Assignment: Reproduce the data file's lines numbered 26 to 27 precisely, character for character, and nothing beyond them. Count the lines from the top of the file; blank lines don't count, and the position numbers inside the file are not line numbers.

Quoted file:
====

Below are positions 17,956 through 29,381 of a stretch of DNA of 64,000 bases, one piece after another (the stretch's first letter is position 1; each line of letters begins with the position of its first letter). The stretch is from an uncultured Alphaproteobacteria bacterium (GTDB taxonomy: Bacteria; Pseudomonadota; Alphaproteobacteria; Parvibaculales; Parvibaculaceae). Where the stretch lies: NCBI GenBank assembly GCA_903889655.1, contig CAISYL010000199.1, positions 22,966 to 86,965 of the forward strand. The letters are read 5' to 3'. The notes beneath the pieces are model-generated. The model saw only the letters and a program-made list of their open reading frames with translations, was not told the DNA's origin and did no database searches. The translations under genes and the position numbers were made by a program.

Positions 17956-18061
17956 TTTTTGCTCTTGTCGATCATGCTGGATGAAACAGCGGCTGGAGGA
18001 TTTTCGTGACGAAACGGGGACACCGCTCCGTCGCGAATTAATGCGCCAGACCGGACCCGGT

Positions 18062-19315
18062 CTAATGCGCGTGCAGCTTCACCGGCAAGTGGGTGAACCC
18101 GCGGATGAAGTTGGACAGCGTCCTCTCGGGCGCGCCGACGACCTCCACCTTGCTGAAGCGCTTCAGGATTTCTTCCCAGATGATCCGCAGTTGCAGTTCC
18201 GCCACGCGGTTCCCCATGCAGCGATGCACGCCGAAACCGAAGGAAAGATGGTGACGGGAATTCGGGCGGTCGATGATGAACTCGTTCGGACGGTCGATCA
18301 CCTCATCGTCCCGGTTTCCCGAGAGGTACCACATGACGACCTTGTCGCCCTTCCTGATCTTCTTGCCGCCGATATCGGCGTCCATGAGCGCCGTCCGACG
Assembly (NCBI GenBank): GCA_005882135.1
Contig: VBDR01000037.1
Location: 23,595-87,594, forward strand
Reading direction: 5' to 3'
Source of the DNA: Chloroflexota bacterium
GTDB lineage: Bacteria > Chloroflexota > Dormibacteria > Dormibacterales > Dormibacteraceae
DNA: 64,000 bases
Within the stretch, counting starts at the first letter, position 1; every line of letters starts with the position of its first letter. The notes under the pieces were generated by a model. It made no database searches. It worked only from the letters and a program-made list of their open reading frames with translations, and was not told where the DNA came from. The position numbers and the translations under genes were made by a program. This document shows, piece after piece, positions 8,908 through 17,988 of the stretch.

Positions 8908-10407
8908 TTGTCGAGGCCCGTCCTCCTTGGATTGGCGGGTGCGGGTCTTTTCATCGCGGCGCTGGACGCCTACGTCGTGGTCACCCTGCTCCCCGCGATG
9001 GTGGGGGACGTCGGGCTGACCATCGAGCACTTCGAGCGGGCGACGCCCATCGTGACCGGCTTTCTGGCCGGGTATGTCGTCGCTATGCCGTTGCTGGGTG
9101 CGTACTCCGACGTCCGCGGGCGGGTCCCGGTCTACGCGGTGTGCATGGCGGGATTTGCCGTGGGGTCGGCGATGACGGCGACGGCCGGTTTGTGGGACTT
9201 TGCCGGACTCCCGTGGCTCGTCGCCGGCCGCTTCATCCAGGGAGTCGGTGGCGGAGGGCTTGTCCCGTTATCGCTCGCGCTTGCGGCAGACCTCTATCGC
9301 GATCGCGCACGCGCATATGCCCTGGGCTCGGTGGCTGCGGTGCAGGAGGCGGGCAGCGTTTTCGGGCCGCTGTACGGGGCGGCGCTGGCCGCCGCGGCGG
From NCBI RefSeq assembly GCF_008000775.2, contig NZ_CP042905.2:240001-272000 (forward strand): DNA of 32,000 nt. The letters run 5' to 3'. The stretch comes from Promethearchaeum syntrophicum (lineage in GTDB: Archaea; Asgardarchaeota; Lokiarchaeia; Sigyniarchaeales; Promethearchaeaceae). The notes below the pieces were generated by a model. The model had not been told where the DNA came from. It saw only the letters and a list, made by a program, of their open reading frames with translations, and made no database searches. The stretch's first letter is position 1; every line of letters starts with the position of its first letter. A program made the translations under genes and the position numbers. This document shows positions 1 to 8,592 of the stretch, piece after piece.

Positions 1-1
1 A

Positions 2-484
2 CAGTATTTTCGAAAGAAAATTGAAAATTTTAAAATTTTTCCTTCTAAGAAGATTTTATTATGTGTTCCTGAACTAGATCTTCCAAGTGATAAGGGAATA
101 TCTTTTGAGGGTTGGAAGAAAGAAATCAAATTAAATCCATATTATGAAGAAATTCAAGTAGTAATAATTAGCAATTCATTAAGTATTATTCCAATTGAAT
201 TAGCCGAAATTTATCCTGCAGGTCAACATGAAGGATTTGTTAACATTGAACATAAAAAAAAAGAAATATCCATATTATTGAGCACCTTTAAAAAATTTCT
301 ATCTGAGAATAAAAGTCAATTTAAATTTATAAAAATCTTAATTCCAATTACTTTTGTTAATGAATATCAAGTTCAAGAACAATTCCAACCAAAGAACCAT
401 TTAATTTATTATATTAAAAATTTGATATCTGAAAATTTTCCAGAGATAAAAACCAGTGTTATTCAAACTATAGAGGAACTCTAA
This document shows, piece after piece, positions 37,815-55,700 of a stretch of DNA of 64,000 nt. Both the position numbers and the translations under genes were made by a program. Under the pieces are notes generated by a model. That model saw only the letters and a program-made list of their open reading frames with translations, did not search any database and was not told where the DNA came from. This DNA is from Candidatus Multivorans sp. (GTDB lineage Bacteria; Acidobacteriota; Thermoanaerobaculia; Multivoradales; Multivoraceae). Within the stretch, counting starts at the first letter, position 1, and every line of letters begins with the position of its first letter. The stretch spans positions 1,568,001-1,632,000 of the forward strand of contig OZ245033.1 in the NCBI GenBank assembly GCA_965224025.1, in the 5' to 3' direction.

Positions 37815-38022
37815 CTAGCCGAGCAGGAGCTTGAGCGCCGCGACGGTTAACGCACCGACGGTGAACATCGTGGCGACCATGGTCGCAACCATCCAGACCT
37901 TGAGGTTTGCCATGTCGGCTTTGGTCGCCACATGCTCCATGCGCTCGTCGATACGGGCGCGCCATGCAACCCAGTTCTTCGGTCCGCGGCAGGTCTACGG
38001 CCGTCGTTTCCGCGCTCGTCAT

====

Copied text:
1 A

Positions 2-484